Farah Klein and Will Freeland bust the myth that raising tax rates doesn’t harm economic growth. In fact, it does, and progressives embrace the effect when it is applied to a pet program.

Ironically, many progressive groups that dismiss the case against high and inefficient taxes are happy to accept that taxes do indeed change behavior, just not productive behavior. Advocates of so-called sin taxes on cigarettes, soda, and liquor support those discriminatory taxes based on the premise that the tax will lead fewer citizens to engaging in these behaviors.

Citing studies from a range of reputable sources, including President Obama’s own former council of economic advisors, Dr. Pozdena and Dr. Fruits highlight the wealth of historical evidence in agreement with the theoretical case. This evidence establishes the proven negative effects of taxation on economic growth and investment. This includes national level studies, as well as those studies that analyze state level difference in tax policy and economic performance. Utilizing IRS taxpayer migration statistics, the research presented in Tax Myths Debunked proves that tax rates matter when decisions about where to locate one’s family or business arise.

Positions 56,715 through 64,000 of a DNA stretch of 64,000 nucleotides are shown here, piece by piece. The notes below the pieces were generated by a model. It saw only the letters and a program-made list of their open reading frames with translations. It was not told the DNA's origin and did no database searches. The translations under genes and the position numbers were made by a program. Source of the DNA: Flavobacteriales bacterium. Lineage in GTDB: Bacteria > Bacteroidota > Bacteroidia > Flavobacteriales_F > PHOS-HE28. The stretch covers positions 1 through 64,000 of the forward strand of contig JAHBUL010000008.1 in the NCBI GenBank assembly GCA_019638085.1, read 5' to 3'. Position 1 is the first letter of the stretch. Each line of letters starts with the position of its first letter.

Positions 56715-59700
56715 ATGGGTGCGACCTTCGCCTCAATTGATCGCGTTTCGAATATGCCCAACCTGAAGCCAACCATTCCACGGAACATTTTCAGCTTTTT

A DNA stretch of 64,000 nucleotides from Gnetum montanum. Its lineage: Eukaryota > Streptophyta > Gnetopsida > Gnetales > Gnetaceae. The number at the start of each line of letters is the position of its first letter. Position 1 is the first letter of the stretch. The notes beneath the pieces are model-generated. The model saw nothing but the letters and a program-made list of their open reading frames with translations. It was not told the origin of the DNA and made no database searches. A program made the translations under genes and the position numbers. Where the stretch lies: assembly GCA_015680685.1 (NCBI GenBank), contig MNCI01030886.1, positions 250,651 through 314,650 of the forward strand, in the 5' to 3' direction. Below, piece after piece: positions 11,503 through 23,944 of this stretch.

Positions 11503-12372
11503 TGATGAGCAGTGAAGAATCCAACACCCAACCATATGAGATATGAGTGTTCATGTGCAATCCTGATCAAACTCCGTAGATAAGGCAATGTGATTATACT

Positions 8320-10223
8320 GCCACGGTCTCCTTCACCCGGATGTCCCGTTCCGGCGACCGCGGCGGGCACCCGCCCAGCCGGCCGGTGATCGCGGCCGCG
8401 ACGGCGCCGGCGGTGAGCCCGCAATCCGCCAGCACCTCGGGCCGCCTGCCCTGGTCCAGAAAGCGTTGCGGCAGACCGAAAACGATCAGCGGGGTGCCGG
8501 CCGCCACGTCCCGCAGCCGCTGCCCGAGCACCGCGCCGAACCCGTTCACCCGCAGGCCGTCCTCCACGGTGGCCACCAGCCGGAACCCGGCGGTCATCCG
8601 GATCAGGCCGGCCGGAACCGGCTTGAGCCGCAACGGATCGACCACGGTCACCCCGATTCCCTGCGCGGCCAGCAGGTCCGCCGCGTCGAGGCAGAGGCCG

Which means, as North Carolina prepares to reform its tax code, decisions must be made very, very carefully.